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The void within us:
On the Sculptures of Anish Kapoor

Anish Kapoor's work is represented in the Deutsche Bank Collection with more than a large selection of works on paper; one of his most important sculptures is situated in the lobby of the Deutsche Bank headquarters in London. "Turning the World Upside Down" is a gigantic hollow ball in shining silver that reflects the room around it. And this autumn, the British-Indian artist will be making a commissioned work for the Deutsche Guggenheim, while the Deutsche Bank VIP Lounge at this year's Art Cologne will be dedicated to his work. Alistair Hicks on Kapoor's investigation of the perception of interior and exterior worlds.

Anish Kapoor, Cloud Gate, Millenium Park, Chicago, 2004,
Courtesy Lisson Gallery, London

Where's the hole in Chicago's "Bean," officially known as Cloud Gate, 1999-2006? Is it the cavern where crowds cluster beneath the hundred-and-ten-ton sculpture that Kapoor has erected in Millennium Park, or has the hole in his sculpture disappeared? The mirrored surface is smooth enough to ensure that there are no other hidden spaces: there is no way inside the piece, yet Kapoor's main theme is the void.

Anish Kapoor, Cloud Gate, 2004, Millenium Park, Chicago,
Courtesy Lisson Gallery, London

His first stainless steel spherical work, Turning the World Upside Down 1, 1995, is one big hole and two-sided mirror. The piece has been installed in the lobby of the London headquarters of Deutsche Bank since 1999. Its concave reflections literally turn the world upside down; its convex exterior confronts us with infinite space.

Anish Kapoor, Turning the World Upside Down III, 1996,
Winchester House, London,
Deutsche Bank Collection

This all-embracing ambition of Kapoor, coupled with his cleverly elusive self-commentary, has exposed him to criticism. He has been sniped at for being too abstract. "It is the ambivalence that interests me in the end," as he recently maintained in a Financial Times interview. The ambivalence is vital, as this artist's deeper subject matter is not the hole in sculpture, but the void within ourselves.

Anish Kapoor, aus der Serie "Wounds and absent Objects", 1998,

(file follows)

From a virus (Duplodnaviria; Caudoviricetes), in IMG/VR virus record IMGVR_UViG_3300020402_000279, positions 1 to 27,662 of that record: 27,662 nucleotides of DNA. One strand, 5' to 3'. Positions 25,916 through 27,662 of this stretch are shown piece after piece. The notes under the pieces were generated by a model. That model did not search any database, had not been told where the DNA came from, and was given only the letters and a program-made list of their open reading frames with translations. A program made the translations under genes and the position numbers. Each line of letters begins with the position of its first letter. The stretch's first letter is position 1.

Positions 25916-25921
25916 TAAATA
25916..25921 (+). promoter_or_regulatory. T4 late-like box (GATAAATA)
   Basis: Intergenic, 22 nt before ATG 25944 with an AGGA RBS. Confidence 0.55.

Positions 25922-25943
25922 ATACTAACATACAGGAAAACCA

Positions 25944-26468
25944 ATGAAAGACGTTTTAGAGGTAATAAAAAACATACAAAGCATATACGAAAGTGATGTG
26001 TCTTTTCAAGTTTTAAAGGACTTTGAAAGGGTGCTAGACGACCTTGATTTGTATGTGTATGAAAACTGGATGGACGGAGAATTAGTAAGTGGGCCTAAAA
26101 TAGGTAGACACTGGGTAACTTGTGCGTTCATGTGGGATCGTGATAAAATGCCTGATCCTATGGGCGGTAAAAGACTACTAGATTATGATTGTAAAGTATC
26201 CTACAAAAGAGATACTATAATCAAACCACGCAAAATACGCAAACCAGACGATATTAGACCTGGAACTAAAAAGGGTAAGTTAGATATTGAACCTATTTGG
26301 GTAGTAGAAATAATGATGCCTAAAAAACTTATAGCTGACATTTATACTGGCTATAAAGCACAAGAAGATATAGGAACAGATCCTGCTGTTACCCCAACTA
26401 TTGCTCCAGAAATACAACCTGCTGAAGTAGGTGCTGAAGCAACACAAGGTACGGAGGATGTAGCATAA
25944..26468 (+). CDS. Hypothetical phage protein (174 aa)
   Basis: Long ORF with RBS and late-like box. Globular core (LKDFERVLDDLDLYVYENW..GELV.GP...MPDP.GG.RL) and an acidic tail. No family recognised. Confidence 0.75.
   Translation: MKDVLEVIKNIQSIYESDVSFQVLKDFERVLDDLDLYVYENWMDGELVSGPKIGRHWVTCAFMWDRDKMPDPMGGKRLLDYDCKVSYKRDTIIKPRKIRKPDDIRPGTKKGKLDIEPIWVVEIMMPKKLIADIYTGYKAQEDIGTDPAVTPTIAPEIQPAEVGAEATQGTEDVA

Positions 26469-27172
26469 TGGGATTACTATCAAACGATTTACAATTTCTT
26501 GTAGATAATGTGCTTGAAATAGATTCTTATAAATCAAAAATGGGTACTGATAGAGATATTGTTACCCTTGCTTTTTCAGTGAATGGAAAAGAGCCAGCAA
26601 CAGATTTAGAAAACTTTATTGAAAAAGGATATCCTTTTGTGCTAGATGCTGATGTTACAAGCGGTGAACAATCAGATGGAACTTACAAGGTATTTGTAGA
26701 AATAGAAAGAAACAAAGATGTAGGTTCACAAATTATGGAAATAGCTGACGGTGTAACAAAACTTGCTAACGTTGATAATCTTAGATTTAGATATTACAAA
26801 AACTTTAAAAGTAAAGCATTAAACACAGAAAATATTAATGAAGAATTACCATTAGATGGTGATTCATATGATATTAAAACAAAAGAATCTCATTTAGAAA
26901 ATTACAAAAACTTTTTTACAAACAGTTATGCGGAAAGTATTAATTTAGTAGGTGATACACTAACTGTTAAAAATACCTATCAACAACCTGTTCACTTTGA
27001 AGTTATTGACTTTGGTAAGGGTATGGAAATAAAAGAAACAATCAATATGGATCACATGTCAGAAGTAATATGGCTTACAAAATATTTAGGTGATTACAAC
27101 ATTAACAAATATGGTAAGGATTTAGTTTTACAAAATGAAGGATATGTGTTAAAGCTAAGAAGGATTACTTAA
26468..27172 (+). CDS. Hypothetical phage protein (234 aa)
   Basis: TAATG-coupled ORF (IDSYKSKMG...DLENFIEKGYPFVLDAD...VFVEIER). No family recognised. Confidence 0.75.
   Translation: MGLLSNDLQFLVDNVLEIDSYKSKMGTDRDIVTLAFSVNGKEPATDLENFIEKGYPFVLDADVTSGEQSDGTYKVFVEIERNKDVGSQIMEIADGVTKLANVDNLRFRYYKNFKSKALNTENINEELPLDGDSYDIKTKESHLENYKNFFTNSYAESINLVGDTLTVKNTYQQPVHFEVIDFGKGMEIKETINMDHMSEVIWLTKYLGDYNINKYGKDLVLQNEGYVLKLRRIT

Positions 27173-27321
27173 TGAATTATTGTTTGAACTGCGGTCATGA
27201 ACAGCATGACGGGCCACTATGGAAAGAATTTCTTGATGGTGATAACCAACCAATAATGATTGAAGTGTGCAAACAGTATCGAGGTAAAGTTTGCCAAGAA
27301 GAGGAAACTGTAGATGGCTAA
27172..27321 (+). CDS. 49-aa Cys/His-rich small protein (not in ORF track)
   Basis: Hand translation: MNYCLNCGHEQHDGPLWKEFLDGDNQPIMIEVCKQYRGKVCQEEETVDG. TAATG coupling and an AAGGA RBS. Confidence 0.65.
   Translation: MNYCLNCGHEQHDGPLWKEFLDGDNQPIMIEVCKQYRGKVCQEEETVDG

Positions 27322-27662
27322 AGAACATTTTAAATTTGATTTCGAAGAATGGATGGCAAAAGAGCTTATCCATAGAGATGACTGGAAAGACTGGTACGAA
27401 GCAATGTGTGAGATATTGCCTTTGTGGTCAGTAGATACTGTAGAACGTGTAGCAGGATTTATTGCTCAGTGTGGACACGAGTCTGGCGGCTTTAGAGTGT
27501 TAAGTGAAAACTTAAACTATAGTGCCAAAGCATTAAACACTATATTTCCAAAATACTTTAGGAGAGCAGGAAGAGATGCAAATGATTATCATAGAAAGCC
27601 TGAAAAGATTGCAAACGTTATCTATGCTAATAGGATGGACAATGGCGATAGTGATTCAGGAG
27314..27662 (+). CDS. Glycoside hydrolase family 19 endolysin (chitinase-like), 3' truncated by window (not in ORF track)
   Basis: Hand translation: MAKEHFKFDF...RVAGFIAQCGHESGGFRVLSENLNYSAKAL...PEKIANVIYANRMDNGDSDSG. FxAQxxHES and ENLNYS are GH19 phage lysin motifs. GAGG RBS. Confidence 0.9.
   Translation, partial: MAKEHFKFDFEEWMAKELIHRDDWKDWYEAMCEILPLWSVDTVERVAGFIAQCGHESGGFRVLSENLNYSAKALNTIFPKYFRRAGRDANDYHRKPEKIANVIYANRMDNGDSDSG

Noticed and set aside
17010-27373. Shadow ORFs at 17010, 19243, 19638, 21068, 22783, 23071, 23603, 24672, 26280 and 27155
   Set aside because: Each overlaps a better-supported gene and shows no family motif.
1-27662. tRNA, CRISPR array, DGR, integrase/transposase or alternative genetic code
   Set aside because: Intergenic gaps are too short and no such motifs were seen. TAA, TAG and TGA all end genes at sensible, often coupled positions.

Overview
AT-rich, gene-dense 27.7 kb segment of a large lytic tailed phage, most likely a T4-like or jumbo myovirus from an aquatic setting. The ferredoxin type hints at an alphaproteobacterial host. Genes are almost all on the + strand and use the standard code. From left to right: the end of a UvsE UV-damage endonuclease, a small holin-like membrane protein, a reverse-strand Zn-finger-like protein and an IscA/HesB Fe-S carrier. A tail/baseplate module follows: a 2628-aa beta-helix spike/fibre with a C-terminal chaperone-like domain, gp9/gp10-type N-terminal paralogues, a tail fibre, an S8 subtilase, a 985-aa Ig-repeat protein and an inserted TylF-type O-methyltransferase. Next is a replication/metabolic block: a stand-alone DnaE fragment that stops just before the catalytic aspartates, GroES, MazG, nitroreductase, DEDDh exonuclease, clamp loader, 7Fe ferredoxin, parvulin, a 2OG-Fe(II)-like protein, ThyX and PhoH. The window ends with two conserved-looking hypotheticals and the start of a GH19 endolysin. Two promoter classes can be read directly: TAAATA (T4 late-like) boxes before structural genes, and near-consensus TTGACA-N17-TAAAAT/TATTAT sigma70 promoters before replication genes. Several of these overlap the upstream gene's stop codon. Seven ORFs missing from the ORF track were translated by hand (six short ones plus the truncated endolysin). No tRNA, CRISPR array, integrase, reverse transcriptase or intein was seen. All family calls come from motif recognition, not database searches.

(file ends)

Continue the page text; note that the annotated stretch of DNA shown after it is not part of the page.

Deutsche Bank Collection

Most of Kapoor's sculpture politely asks the viewer to contemplate it. The new commission for the Deutsche Guggenheim, which will be on view from October 30, 2008, through January 25, 2009, may be more insistent. The artist will be making the viewer work, as it will be impossible to see the whole of the egg-shaped structure from any one perspective. The viewer will have to piece together the image himself. Of course we do this naturally; it has been part of the process of experiencing Kapoor since his earliest works. The difference is that this has become clearer in his works on the theme of the void.

Anish Kapoor, Yellow, 1999,
Installation view Haus der Kunst, München
© Jens Weber, München

Confronted earlier this year at the Haus der Kunst by the magnificence of Yellow, 1999, a straightforward hole in the wall, I just stood and gaped. The work invokes primitive worship. On the other hand, Turning the World Upside Down, although it was made three to four years earlier, requires a more complicated response. We cannot see the reduced image of ourselves and the reflections of the piece's surroundings at the same time; we don't instantly reconcile them, but our understanding of the piece relies on this reconciliation of the microcosm and macrocosm.

Coming to terms with Svayambh, 2007, again requires similar skills, but this time the emphasis is on stitching together concepts and emotions. It is a large blood-red block of vaseline, paint, and wax that moves on railway lines between and beyond two doors. It doesn't really fit through the doors, but squeezes between them, leaving a bloody mess behind it. It was made for two museums, but I saw it in the second, Munich's Haus der Kunst, which with its Nazi origins induced obvious thoughts of the Holocaust camps.

Anish Kapoor, Svayambh, 2007,
Installation view Haus der Kunst, München
© Jens Weber, München

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